PLC Ladder logic style: Step vs State logic


Thread Starter

C. Thomas Wiesen

I would like to get some feedback on PLC Ladder logic programming style. I worked for an employer that preferred "Step" logic as a preferred programming style. By this I mean using input conditions to set bits that represented sequence steps. I find that this method can be messy depending on the
application and how the logic is implemented. State Logic as I see it means setting bits that represent machine conditions or "States". I find that this creates more structured code that is easier for me to understand and follow. I am interested in finding out what other people think are the merits and pitfalls of each style and under which circumstances each one should be

C. Thomas Wiesen
Kukulu Automation
[email protected]
Phone 608-274-2154
Pager 608-578-1297

Paul Gruhn, P.E. Moore Process Automatio

The IEC 61131-3 PLC programming language standard was specifically written to address these issues. Five languages are defined. (Ladder, Sequential
Function Charts, Structured Text, Instruction List, Function Blocks) No language is overall 'better' than another. Use the one most appropriate for the task, as each has distinct advantages.

Paul Gruhn, P.E.
Houston, TX
Hi Thomas,

This discussion took place here some time ago, but my opinion on it has somewhat evolved, so why not?

In Ladder logic, all the conditions are tested every scan, while in "Step" - which I understand as SFC or Grafcet - conditions related to that step only are tested. People here tend to say that SFC is harder to recycle, because first a known State has to be reached. And that it is less safe, since some conditions are not always tested. But on the other hand, SFC is much easier to follow than pure ladder.

To conclude, a couple of remarks

1. Even using Ladder, it is good to think in terms of SFC, and create clear states.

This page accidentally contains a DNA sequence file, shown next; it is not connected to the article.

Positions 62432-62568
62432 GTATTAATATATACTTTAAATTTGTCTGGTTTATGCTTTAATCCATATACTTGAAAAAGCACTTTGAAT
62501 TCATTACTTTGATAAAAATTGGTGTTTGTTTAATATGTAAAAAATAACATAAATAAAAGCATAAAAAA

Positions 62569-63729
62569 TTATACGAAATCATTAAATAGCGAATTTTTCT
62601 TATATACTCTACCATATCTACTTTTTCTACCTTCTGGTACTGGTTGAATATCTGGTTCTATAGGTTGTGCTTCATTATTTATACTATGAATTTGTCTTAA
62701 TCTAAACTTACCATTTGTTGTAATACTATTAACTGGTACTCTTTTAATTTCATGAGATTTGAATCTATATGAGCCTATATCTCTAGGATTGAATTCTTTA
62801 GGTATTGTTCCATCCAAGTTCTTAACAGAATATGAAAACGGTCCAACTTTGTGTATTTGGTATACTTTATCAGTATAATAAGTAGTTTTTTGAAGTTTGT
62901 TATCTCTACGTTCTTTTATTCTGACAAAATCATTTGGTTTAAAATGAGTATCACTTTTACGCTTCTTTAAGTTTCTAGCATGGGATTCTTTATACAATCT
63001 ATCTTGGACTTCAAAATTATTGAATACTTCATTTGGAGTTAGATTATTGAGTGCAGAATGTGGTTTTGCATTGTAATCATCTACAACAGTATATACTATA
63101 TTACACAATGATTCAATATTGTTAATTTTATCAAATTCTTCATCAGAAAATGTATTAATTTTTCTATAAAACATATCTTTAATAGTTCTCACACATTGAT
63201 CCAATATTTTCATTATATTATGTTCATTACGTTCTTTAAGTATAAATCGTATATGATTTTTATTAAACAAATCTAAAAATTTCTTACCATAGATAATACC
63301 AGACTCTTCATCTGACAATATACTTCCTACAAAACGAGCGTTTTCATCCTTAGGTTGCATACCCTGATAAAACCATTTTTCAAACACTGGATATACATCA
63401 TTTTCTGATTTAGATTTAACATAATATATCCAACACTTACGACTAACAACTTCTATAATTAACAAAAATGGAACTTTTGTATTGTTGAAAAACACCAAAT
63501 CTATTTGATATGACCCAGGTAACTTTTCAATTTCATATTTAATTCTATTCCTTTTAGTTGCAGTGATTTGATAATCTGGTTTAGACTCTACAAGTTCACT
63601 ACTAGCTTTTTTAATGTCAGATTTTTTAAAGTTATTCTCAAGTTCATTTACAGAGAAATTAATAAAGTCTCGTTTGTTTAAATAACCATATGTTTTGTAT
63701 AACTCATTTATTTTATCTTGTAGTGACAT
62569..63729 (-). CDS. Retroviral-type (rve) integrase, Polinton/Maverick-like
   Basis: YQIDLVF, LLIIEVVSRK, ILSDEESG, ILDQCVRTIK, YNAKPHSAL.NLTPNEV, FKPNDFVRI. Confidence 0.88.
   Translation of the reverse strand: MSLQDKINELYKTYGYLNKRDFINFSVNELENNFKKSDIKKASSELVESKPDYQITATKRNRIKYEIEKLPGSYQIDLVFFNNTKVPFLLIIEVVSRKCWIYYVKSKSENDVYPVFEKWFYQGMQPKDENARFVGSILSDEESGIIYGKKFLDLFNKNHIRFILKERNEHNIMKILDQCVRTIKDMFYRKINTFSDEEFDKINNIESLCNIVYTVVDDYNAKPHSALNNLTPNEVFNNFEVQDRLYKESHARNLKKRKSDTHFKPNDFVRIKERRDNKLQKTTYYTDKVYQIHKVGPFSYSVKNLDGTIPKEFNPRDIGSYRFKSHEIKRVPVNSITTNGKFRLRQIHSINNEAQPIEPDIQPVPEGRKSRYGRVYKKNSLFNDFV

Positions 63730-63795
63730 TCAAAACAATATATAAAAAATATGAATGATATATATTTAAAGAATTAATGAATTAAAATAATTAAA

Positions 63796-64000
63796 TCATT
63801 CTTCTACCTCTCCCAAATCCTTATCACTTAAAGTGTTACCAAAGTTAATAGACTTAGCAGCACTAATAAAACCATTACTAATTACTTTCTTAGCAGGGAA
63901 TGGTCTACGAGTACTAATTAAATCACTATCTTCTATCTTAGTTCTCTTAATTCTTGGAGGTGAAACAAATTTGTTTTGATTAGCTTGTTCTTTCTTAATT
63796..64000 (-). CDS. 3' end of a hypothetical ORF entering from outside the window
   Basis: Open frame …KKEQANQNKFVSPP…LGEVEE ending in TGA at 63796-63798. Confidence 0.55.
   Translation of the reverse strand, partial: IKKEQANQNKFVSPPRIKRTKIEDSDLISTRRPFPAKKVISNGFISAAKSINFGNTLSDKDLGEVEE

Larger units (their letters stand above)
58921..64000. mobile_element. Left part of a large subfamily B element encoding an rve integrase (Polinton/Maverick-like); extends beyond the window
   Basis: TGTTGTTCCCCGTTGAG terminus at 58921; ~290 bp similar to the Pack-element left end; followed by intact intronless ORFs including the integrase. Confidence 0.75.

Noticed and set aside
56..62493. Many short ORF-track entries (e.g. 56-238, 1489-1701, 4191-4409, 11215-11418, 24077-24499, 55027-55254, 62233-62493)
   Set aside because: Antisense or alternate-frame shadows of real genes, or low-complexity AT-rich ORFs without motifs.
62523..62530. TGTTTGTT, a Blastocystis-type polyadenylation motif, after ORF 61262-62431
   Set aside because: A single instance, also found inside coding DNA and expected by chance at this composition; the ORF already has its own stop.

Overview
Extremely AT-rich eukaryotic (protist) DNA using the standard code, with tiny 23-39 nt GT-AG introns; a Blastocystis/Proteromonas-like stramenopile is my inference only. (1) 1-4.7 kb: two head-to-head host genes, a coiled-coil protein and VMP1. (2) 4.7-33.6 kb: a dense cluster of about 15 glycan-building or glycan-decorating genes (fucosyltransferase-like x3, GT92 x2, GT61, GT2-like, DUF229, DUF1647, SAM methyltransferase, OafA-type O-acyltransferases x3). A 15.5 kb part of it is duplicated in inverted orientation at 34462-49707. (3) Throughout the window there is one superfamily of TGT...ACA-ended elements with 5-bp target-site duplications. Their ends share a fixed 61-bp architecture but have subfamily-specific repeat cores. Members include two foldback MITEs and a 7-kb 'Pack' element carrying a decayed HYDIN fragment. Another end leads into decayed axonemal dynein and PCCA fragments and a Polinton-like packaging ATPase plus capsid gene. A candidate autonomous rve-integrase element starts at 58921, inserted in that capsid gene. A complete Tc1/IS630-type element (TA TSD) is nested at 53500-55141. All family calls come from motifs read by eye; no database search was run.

2. In think the best is in compromise: SFC for overall logic, while keeping Ladder for movements and Safety issues.

Hope it helps,

Pierre Kohn
ABB Body-in-White s.a.
Beauchamp, France

Phillip O'Meley

I have found that all types of PLC programming have their use. It depends upon what the goals are for the program and how difficult the process is being controlled. It would be interesting to learn why your employer prefers Step logic. Most
people base their preferences on what they hare most comfortable with. In various applications it may be more efficient, long term or short term to
use the different types of programming. I realize this doesn't give a clear or concise answer to your question, but its a bit like some people prefer Fords others GM.

[email protected]

Anthony Kerstens

The problem with using state driven logic is that you must be able to clearly and accurately define all the possible states the machine MIGHT get into, including error/fault states!!!! This is fine for a pop-machine, but as you get into complex systems, defining all possible states and their interactions can become a very cumbersome task.

I have seen people "successfully" implement custom state-driven bit-sequencers in Ladder Logic. However, bearing in mind one very specific example that I have suffered from, something as simple as an operator passing his hand in front of a photo-eye completely boggled the system. Many such little unaccounted states resulted in the unusual necessity of having a sequence reset push-button on the panel door (in lieu of rewriting the logic).

Like I said, it's great for pop-machines. You're better off using step logic that is driven by physical inputs rather than inferred logic (usually timers).

Anthony Kerstens P.Eng.

Grayg Ralphsnyder

I have successfully used 'step' logic for many years. By this I mean, when certain conditions are met, you progress to the next step in the sequence. Sometimes it is a bit tricky to allow steps to be executed in reverse order but can be done. Safety really depends on how YOU implement the required functions. The most 'safe' programming methods can be made 'unsafe' by poor

Good luck,
I don't really see the distinction.

As far as I am concerned a step in a sequence is the equivalent of a machine state.

In each case the machine remains in the step or state until a particular condition (or group of conditions occurs).

The distinction then is one of semantics, the process is at step xx or the machine is in state yy.

Pierre Desrochers

Just one example - One of our clients has a fresh-water plant. During a retrofitting job on one of the PLC we where amazed by the nervousness of the